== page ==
- While there are several ways to define a nostalgic brand, the best barometer is the inherent value in the name.
- Men have become a relevant target for nostalgia marketing.
Marketers used to be able to bank on “aspirational” consumers indulging in affordable luxuries such as a $500 purse or a $28 shampoo, but there has been a dramatic shift in consumer behavior during the recent economic downturn. Today, consumers are less optimistic; more uneasy about the future, they are scaling back and reverting to basics. In fact, more often than not, they’re avoiding top-shelf items and looking for brands that are familiar and comfortable.
Marketers have caught on, and instead of introducing new SKUs, have decided to dust off “orphan” brands in hopes of reviving them to reconnect with lapsed users. It seems that nostalgia is a powerful sales tool, and today, is playing a prominent role in bringing back tried-and-true brands.
Nostalgic brands are like comfort foods—familiar in name, they conjure up memories of the “good ole days.” The concept of nostalgia is popping up across several categories, from beauty (Infusium23, Pert Plus and Sure) to snack foods (Little Debbie) to TV shows (Hawaii–Five-0 and The Electric Company). The tactic of using nostalgia to revive brands seems intuitive, given the research that shows today’s consumers are looking for back-to-basics brands that are affordable, and fit their lifestyle of traditional family values.
Defining a Nostalgic Brand
So, how do you define a nostalgic brand? While there are several ways to define a nostalgic brand, the best barometer is the inherent value in the name. Brand names that conjure up positive memories typically have the best success rate in winning over a new wave of consumers.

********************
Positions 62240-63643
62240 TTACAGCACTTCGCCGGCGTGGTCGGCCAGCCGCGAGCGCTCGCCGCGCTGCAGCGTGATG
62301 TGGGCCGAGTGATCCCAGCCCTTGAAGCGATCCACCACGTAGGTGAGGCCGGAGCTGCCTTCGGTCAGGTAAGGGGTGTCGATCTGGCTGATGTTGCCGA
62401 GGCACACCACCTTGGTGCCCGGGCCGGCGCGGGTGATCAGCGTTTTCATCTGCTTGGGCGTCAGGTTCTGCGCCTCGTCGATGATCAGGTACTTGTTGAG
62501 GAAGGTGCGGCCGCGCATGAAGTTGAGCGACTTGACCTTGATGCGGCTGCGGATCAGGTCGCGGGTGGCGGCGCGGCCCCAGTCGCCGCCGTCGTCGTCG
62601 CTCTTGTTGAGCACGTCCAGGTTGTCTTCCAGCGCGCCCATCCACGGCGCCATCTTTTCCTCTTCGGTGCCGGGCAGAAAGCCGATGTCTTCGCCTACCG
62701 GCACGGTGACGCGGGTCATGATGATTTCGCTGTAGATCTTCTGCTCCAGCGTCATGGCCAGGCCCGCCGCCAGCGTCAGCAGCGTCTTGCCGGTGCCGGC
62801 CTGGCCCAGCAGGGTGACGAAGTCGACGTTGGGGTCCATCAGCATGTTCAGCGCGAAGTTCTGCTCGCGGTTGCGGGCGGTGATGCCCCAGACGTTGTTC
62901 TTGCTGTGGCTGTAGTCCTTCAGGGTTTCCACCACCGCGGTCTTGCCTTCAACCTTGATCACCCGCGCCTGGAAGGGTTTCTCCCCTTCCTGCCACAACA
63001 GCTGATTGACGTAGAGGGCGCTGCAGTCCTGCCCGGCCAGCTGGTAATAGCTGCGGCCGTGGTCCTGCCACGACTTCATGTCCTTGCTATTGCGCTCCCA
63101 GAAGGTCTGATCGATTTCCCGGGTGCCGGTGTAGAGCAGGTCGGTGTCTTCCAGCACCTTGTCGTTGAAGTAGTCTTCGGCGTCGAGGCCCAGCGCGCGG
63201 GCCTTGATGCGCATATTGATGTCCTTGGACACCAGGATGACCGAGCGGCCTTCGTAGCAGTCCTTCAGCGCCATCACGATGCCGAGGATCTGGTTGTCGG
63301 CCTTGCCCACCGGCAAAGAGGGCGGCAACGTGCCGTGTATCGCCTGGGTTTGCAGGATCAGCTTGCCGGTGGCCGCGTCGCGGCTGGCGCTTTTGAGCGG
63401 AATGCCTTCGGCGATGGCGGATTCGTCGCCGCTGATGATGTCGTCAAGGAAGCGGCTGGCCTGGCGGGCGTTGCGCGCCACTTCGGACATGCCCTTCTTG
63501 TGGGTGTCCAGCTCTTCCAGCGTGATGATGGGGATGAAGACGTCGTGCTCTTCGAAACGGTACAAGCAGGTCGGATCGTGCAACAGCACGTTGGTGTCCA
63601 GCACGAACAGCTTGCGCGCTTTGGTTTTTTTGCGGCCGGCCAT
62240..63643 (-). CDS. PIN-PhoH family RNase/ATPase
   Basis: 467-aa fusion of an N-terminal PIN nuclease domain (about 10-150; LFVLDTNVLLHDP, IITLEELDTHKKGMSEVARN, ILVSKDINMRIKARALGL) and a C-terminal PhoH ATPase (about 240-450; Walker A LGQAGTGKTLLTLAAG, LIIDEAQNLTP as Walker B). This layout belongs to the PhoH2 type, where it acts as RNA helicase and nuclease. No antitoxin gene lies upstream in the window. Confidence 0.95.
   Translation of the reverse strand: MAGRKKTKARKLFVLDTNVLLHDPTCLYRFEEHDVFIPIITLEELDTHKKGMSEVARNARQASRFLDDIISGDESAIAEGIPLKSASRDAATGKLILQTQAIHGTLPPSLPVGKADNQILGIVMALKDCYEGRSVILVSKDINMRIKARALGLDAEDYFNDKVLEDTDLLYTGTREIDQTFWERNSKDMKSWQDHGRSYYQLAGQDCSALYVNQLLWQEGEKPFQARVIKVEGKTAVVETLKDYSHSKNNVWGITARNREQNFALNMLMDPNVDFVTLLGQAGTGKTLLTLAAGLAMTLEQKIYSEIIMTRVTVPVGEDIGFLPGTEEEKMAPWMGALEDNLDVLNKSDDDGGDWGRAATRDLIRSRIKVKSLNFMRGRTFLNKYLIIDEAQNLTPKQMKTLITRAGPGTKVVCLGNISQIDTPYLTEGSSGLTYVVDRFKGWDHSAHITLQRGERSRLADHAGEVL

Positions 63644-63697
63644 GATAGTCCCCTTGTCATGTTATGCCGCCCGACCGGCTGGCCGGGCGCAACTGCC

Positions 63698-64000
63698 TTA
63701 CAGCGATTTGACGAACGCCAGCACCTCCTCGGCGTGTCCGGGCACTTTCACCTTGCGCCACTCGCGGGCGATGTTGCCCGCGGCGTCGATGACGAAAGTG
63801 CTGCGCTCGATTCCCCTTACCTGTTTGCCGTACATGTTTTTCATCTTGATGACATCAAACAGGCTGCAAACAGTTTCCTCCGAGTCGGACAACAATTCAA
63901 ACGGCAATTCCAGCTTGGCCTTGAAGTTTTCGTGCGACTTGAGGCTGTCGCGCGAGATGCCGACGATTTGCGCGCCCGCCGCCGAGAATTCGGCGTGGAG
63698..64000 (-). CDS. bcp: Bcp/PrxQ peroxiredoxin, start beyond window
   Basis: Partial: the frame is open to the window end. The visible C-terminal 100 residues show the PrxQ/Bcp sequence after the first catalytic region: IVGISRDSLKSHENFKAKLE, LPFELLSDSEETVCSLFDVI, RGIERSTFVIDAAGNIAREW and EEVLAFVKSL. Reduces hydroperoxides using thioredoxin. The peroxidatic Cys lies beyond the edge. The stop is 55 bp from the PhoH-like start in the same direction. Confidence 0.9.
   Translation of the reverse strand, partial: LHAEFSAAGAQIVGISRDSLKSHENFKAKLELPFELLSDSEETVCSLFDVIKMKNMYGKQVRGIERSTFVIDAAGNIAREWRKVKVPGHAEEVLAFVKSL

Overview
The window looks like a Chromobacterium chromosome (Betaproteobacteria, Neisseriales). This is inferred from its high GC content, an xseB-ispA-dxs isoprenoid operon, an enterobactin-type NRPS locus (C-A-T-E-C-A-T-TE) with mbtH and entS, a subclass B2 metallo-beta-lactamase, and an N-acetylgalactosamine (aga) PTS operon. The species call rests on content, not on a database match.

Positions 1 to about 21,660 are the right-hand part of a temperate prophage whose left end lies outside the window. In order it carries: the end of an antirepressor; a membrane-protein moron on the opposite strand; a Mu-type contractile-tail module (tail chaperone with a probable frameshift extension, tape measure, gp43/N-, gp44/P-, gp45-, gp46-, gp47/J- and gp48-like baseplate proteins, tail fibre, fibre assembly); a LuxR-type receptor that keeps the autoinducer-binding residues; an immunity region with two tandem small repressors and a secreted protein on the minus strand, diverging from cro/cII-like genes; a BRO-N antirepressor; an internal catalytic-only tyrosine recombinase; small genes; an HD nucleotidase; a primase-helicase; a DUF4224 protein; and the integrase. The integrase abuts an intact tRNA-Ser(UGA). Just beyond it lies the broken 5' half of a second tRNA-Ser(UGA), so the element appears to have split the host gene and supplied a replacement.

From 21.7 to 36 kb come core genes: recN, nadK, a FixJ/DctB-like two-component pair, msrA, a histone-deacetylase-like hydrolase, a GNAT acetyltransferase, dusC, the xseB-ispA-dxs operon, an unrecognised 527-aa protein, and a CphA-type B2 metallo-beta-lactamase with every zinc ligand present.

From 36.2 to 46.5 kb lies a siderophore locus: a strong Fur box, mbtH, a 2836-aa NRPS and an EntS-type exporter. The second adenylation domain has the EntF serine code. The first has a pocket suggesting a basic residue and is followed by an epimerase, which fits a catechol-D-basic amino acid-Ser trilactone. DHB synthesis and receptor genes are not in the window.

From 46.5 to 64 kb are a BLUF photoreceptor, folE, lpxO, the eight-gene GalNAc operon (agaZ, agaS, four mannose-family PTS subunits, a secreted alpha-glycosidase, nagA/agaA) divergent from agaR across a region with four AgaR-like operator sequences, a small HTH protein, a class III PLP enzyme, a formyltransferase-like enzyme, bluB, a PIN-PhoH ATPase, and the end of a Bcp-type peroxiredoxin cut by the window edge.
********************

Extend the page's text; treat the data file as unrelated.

Infusium23 is a primary example of the nostalgia concept. As an 86 year-old hair care product line that’s been passed down for generations, Infusium23 continues to have a cult following.
However, like most nostalgic brands, Infusium23 fell out of touch with consumers with the absence of marketing and advertising for several years. Madison Avenue Consortium took on the task of reviving the brand with a new, modern, campaign that introduces the brand to new users who are looking for a premium product without the salon price, under the tag line “Better than ever hair days.” In 2011, Infusium23 is expected to draw in new ingredient-conscious consumers with a new “Color Defender” line that features a sulfate-free formula.
St. Ives is another nostalgic beauty brand that is grabbing the attention of young women with an ingredient story. Millennials grew up with St. Ives in their home. But throughout the years, this generation has been exposed to multiple product offerings from Aveeno, Healing Garden and Dove—along with the many lines from Bath & Body Works. As a result, St. Ives had fallen off the consumer radar screen. Today, St. Ives is hoping to re-connect with younger consumers who are interested in natural product ingredients and value—“with a flirty twist,” the focus of the brand’s new campaign.